rights council which is symbolic, i suppose. rights council which is symbolic, isuppose. i rights council which is symbolic, i suppose. i want to pick up on what you said. you said it is time for the un, particularly the security council to look at reform, is that your opinion or what you are hearing, that we will see a reform of the united nations because one wonders what it takes, how much lack of action and help many people have to die before the united nations takes a look at itself and says we are not working? we takes a look at itself and says we are not working?- we are not working? we have certainly seen _ we are not working? we have certainly seen those - we are not working? we have certainly seen those call - we are not working? we havei certainly seen those call from members, nonpermanent members of the un security council, the kenyan representative made a plea for this kind of consideration. i think this is something that will force back to the top of the agenda. but i think it is a longer term consideration, i think it is not a solution that will help the situation in ukraine in the short term but i think it will recall and require us to really think about how to strengthen these institutions but i think ultimately, the thing that will determine whether we continue to have a in international
system are not, is whether we are victorious and defending ukraine and its sovereignty and i think the strong international consensus that you see from the un general assembly resolution and from the actions of countries around the actions of countries around the world in support of ukraine, will help reinforce that international system. if we are victorious in the conflict itself.— conflict itself. it's not saving _ conflict itself. it's not saving lives _ conflict itself. it's not saving lives though, l conflict itself. it's not| saving lives though, is conflict itself. it's not - saving lives though, is it? everything you mentioned, it's not saving lives at all. unfortunately our international mechanisms do not have their own police force, as we have said many times. there's a lot of constraints because of the nature of this particular conflict but it is important to reinforce those international principles to hopefully deter others from doing the same. thank you. stay with us on bbc news, still to come: tightening its grip: the white house announces plans for tougher sanctions on russia.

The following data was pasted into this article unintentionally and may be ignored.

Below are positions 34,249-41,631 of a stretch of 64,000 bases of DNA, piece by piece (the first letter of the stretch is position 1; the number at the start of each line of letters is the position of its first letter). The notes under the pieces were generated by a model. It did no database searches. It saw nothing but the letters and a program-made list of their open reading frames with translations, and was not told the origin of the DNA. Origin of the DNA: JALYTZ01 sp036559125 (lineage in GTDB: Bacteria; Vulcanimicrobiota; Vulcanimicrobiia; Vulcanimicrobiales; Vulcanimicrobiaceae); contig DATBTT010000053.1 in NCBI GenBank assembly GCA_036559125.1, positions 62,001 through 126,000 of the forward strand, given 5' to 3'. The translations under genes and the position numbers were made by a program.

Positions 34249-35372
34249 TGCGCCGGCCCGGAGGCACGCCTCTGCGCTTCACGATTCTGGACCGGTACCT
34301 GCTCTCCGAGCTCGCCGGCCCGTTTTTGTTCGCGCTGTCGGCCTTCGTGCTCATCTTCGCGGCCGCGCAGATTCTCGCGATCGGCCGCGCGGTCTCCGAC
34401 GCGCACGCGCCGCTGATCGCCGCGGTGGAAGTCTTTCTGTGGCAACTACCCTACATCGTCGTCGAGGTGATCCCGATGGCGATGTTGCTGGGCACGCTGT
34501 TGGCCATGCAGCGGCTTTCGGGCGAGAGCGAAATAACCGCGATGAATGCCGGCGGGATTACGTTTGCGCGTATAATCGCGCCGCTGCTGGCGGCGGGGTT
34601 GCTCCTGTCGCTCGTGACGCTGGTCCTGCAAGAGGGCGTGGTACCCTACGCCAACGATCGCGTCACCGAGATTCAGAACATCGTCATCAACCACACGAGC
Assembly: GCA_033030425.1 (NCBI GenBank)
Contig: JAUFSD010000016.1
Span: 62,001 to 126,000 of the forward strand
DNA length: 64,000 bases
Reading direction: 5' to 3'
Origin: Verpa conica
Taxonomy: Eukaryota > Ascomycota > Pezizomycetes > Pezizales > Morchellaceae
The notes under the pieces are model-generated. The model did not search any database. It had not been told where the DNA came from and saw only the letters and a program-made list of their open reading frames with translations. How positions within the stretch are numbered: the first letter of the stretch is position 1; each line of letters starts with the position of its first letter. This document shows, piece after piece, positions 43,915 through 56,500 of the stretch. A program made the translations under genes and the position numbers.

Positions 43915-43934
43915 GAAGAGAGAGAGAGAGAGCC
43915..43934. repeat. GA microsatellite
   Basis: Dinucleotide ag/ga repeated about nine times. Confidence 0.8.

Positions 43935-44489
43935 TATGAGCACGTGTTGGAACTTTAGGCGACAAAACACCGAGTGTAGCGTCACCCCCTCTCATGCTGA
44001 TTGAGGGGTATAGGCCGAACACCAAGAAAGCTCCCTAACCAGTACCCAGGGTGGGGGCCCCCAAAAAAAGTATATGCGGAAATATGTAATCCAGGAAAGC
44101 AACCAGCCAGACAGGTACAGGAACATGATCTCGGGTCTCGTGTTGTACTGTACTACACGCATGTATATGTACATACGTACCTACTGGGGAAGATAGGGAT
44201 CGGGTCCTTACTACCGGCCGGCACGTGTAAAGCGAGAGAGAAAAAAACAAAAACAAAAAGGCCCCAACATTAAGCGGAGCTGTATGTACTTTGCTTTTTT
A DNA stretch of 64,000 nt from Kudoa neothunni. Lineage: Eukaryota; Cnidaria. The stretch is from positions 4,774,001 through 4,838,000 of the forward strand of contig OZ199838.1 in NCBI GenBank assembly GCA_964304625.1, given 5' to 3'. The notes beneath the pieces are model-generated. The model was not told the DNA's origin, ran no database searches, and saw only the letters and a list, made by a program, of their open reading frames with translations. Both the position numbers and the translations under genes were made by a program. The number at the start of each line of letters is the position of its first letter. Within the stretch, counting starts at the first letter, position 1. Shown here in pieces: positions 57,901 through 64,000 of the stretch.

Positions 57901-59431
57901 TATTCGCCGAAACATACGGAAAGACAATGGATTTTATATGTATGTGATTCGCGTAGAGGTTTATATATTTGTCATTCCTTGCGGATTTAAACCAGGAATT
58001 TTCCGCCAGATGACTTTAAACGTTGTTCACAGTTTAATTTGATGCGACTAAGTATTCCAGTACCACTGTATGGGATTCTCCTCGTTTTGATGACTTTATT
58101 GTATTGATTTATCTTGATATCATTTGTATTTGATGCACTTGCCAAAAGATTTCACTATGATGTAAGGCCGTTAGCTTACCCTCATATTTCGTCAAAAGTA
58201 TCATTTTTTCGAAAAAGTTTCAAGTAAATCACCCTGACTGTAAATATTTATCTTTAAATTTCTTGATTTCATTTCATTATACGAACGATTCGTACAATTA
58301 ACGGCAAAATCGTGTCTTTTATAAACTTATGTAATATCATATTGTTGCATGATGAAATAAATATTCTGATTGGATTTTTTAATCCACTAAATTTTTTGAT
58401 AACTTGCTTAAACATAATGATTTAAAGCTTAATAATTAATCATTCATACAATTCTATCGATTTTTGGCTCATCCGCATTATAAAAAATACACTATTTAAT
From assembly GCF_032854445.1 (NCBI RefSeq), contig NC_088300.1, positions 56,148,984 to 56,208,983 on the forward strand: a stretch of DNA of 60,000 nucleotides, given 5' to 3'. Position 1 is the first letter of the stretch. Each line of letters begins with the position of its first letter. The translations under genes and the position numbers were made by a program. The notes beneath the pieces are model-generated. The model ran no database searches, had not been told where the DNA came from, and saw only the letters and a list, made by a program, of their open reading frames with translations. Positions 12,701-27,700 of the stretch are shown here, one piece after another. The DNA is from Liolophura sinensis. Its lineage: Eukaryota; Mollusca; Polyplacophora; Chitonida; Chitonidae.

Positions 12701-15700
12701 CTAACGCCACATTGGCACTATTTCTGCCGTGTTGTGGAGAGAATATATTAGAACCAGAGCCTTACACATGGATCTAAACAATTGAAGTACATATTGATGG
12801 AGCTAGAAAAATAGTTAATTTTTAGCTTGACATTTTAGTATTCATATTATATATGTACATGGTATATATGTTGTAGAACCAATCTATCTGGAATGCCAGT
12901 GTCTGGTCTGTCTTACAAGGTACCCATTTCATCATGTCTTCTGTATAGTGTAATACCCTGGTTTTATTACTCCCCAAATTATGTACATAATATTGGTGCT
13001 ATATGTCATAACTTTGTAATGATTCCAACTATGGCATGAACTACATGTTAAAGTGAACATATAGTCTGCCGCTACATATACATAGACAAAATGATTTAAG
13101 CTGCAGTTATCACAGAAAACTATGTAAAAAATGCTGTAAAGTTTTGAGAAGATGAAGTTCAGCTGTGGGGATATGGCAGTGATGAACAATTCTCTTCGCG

25 years of hatred and rage as theyjump up on the statue. this funeral became a massive demonstration of black power, of power to influence. today is about the promise of a bright future, a day when we hope a line can be drawn under the bloody past. i think that picasso's i works were beautiful, they were intelligent, and it's a sad loss - to everybody who loves art.
this is bbc news, the latest headlines... more evidence of possible war crimes is revealed in ukraine, as the russian retreat from towns around kyiv continues. at the united nations, president zelensky alleges the worst war crimes since world war ii have been committed — russia denies it. the white house has given more details of new sanctions it will impose against russia on wednesday. it said the us, european union and the g7 group of the most industrialised nations had worked together on the package. they will target russian government officials, their family members, russian on financial institutions, also state owned enterprises. it is